The inventor of the Internet reveals an unprecedented global plan[/rtl]
[rtl]Date: 2019/11/25 11:03 • 101 times read[/rtl]
Britain's Tim Berners-Lee, known as the “father of the Internet”, has launched a global action plan to save the network from political manipulation, fake news, privacy violations and other malicious threats that threaten to plunge the world into “dystopia”. Bitter. "
Internet inventor Tim Berners-Lee told the British Guardian newspaper: "I think people's fear of bad things on the Internet is becoming bigger and bigger and justified. "If we don't change things, we don't need a 10-year plan for the network. We need to transform it now."
Dystopia is defined as a fantasy society, corrupt, frightening or somehow undesirable, and may mean a non-virtuous, chaotic society.
That is why the Internet's father laid the foundation for a contract that more than a year ago, some 80 organizations had drawn up, based on nine key principles for protecting the World Wide Web, three for governments and one for businesses and three for individuals.
The Internet Decade requires the adoption of governments, businesses and permanent individuals to make concrete commitments to protect the global network from abuse and to ensure that humanity benefits from it.
The contract, published by Berners-Lee, has the support of more than 150 organizations, ranging from Microsoft, Google and Facebook, to the digital rights group Electronic Frontier Foundation. , According to the newspaper.
Those who support the contract must prove that they are applying the principles and working to find solutions to the most severe problems, or face being removed from the list of supporters.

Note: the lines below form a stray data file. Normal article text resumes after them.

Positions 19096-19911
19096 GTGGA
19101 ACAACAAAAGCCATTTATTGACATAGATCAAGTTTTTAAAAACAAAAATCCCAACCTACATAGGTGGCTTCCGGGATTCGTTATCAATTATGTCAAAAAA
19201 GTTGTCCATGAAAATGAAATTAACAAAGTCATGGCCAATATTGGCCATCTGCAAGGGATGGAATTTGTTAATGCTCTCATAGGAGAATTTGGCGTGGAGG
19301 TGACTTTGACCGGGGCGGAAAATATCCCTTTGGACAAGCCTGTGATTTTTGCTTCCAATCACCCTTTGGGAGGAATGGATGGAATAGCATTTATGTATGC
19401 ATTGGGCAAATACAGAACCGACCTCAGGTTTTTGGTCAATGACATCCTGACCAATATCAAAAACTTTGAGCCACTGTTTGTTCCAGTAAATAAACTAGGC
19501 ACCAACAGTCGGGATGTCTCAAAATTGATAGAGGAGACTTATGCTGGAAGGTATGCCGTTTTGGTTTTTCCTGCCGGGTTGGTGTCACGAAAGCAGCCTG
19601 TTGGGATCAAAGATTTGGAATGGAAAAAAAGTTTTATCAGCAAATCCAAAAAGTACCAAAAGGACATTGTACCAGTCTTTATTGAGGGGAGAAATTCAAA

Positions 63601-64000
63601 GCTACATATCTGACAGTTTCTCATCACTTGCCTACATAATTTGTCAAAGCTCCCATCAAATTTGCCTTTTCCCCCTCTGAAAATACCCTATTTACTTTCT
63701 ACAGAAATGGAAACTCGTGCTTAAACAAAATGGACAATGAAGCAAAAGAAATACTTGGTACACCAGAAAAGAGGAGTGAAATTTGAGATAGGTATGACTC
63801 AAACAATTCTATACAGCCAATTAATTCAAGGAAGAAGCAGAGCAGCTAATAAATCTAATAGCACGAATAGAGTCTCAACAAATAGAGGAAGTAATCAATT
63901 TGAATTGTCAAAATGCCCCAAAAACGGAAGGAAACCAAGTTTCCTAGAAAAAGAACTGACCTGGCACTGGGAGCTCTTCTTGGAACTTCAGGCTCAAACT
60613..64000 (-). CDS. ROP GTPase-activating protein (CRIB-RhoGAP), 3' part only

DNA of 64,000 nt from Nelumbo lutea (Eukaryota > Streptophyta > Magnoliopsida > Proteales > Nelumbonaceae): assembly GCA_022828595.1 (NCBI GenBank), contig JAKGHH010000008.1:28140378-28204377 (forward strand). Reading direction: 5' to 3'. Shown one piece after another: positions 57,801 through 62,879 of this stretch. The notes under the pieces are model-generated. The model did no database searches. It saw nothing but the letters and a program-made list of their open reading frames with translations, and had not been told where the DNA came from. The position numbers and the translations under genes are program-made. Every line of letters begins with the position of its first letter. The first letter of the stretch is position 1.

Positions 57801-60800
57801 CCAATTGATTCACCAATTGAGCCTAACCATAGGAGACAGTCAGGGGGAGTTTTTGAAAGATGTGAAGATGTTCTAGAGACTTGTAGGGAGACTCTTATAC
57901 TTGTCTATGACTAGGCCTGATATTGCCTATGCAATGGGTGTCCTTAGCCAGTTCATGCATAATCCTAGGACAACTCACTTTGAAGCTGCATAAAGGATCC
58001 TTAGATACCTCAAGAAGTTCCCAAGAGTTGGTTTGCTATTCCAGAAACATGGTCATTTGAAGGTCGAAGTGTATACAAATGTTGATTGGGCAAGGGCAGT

If the text is implemented correctly, some may not last for long, as an Amnesty International report accused Google and Facebook of "enabling widespread harm to human rights."
Amnesty International's report came weeks after it was revealed that Google had obtained the personal health records of some 50 million Americans without their consent.
3 Principles for Governments
The principles of the Decade require Governments to do everything in their power to ensure that everyone who wishes to connect to the Internet and their privacy are respected.
Individuals must have access to any personal data held by them and have the right to object or withdraw from processing such data.
Principles The Additional Principles oblige companies to make the Internet accessible to all and invite them to develop Internet services for persons with disabilities and those who speak minority languages.
To build trust online, businesses are forced to simplify privacy settings by providing dashboards where people can access their data and manage their privacy options in one place.
Another principle requires companies to diversify their workforce, consult with large communities before and after the release of new products, and assess the risks of disseminating their technology misleading information or harming people's behavior or personal well-being.
3 Principles for Individuals 3 Principles
call for individuals to create rich and relevant content to make the Internet a valuable place, build strong online communities where everyone feels safe and welcoming, and finally, fight for the network, so that it remains open to everyone everywhere.
“The forces that take the network in the wrong direction have always been very strong,” said Berners-Lee. “Whether you are a company or a government, controlling the web is a way to make huge profits, or a way to ensure you stay in power. This is because it is only people who will be motivated to hold others accountable. "
"The power of the Internet, to be a force for good, is under threat and people are demanding change," said Emily Sharp, director of Internet policy at the Internet Foundation. "We are determined to shape this debate using the framework defined by the contract."
In the end, she added, "we need a global Internet traffic as we now have for the environment, so that governments and businesses are more responsive to citizens than they are today. The contract lays the foundations for this movement."
In 1989, Tim Berners-Lee launched the www project through the European Organization for Nuclear Research (CERN). The project was called Inquirer. In 1990, he developed the first Internet browser and the first search tool appeared. In the name of Archie